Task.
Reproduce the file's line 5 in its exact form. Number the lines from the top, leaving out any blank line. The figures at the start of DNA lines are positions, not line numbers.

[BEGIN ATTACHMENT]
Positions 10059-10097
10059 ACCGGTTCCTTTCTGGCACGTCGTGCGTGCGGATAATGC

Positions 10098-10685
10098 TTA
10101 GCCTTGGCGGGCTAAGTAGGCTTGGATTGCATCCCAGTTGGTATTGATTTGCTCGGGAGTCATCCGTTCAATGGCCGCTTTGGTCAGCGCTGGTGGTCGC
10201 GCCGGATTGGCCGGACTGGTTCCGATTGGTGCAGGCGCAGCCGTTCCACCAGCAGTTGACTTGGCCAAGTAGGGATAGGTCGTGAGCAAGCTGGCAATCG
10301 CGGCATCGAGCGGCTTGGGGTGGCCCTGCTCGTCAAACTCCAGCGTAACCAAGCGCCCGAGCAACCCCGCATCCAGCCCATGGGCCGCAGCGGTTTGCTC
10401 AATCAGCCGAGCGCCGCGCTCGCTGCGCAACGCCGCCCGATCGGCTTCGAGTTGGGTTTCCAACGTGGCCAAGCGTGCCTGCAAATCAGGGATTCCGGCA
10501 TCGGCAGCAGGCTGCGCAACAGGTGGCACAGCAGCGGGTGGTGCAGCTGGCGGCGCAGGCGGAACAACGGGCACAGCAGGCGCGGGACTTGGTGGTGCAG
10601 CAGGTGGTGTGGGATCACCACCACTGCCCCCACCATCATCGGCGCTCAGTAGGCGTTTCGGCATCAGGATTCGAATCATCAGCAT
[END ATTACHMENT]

10101 GCCTTGGCGGGCTAAGTAGGCTTGGATTGCATCCCAGTTGGTATTGATTTGCTCGGGAGTCATCCGTTCAATGGCCGCTTTGGTCAGCGCTGGTGGTCGC